Berkeley Mayor Jesse Arreguín violated a campaign finance law 18 times during his 2016 campaign and is now required to pay a fine, according to documents provided by the city’s Fair Campaign Practices Commission, or FCPC.
Arreguín’s senior adviser, Jacquelyn McCormick, used her personal credit card to pay for $3,388.82 in campaign expenses, the documents stated. As McCormick was not reimbursed within the 45-day period, but rather many months later, her payments were classified as donations.
The Berkeley Election Reform Act, however, restricts the amount that individuals can contribute to a candidate to $250. Arreguín said he considers the violation a “technical” one.
“We’re a grassroots campaign and we needed to make those expenditures at that time,”Arreguín said. “We fully acknowledge and take responsibility for the violation.”
Although the violation occurred during Arreguín’s 2016 campaign, the FCPC recommended that he be fined during its June 21 meeting, after conducting an investigation into the matter.
According to city spokesperson Matthai Chakko, the FCPC will charge a fine somewhere between $1,000 and $3,388.82, and would like to highlight the then-candidate’s recognition that a violation occurred, as well as his commitment to avoid future violations. Arreguín has previously contested this fine with the hopes of lowering the amount; although he originally angled for a $500 fine, the FCPC has decided to make it at least $1,000, according to Berkeleyside.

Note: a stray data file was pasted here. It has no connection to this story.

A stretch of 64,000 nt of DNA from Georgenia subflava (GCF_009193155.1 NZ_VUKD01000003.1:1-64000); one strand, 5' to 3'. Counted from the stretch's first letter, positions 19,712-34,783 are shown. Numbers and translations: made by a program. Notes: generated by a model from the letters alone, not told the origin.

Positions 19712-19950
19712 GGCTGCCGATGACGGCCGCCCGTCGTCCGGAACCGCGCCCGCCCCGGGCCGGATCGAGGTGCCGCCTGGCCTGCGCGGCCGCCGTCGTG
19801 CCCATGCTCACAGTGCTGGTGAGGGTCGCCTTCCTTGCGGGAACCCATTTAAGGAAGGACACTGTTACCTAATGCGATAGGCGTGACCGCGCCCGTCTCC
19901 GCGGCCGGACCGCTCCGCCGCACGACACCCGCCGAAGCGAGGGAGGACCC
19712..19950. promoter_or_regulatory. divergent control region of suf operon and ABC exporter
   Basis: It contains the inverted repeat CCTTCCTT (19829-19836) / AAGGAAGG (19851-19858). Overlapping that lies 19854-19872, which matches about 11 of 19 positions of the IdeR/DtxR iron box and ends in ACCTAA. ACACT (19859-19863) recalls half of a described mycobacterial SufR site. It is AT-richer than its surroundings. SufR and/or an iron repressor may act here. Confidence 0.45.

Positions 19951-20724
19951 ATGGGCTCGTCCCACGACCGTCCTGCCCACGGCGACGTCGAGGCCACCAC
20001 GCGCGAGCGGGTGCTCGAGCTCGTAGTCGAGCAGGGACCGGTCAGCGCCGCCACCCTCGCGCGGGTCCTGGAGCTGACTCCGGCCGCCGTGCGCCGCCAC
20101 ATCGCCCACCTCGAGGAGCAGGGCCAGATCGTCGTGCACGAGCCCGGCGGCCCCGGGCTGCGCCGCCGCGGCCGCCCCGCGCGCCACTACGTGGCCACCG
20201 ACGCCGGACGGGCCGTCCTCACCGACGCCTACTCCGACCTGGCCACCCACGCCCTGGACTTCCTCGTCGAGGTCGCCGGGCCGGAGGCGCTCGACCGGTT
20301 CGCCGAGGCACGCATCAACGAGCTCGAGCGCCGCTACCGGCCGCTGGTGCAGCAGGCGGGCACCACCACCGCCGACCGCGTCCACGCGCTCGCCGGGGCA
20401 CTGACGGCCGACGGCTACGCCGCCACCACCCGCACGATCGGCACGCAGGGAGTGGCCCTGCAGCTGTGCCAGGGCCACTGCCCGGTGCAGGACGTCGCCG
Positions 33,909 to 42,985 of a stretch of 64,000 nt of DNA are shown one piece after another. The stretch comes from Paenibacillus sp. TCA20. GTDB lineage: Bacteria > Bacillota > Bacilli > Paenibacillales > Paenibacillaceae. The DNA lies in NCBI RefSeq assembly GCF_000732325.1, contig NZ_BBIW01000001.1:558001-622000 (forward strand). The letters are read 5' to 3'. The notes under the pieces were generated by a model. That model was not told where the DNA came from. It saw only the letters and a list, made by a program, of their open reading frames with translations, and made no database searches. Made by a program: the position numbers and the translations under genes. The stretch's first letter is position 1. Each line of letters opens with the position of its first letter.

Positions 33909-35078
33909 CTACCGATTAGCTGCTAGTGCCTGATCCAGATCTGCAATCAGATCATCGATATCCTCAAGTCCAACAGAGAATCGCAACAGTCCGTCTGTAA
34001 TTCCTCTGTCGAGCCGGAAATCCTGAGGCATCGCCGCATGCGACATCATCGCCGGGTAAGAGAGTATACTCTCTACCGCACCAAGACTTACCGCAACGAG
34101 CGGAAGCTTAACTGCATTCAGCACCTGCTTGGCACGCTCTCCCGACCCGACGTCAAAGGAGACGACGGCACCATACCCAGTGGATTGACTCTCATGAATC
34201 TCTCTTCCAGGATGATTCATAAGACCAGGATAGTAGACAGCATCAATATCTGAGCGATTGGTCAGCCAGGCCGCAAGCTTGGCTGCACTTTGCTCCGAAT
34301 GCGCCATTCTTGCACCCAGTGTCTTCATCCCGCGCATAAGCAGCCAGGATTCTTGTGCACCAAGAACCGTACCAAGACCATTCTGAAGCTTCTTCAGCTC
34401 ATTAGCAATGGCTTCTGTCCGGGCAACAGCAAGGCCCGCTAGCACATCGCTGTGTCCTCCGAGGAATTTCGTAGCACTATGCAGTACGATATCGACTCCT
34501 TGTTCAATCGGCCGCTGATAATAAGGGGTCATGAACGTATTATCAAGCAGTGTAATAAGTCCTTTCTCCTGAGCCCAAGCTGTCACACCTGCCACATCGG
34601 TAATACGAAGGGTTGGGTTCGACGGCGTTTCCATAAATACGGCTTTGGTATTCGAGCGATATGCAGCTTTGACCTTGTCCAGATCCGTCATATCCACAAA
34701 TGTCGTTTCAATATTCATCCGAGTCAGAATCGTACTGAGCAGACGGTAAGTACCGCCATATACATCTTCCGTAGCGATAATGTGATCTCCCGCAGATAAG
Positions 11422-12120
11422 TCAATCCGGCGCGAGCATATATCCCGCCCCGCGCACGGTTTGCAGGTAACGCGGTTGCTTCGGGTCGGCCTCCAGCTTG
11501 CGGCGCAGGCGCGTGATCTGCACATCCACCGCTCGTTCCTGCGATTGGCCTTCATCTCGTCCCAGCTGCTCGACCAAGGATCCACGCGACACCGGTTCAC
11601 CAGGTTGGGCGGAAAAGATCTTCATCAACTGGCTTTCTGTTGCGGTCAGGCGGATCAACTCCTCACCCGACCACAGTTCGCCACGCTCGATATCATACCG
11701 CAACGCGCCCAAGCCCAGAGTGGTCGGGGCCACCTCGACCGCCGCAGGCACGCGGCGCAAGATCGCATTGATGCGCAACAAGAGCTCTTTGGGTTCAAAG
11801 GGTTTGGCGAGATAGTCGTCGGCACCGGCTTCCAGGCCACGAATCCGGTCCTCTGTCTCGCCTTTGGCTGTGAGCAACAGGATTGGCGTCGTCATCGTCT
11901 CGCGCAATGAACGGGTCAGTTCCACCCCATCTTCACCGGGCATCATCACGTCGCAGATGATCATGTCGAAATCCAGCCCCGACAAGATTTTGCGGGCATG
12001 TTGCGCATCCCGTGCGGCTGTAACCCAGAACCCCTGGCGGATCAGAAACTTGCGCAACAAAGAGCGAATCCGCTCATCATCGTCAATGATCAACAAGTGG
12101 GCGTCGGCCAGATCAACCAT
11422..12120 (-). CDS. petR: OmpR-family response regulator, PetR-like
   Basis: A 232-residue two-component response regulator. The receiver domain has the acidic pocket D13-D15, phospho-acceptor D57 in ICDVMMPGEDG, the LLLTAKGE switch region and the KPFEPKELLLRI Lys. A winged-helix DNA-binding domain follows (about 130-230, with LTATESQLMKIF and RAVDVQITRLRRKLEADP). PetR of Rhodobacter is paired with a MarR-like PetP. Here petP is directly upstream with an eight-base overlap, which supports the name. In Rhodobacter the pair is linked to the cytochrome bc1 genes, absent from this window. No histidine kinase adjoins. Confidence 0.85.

Berkeley City Councilmember Susan Wengraf said she believe the violation is not important to Berkeley citizens, since the campaign finance laws are very complex and intricate, and it’s easy to make a mistake.
Councilmember Ben Bartlett echoed similar sentiments, stating, “The campaign finance laws are totally Byzantine. It’s too easy to run afoul of the rules. … The punishments are needlessly harsh.”
As for public sentiment regarding the violation, Arreguín said he believes that most Berkeley citizens see the issue in a sympathetic light. After hearing from residents and reading comments left on the Berkeleyside article regarding the violation, he said that many people understand that mistakes like his arise during campaigns, and that it will not be counted against him as an “ethical violation.”
Regardless of what future reforms may or may not happen, Arreguín says he will be proactive about learning from the violation, and in order to avoid perpetrating any violations in the future, he will employ a professional treasurer for his campaign to manage funds.
Bartlett said campaign finance laws need to be changed to make following the laws easier.
“The new people running for office now … we need to protect them from being penalized for innocent mistakes,” Bartlett said.
For more information, visit the FCPC website to view the June 21 meeting agenda.
Contact Kelly Yang and Jasmine Sheena at [email protected].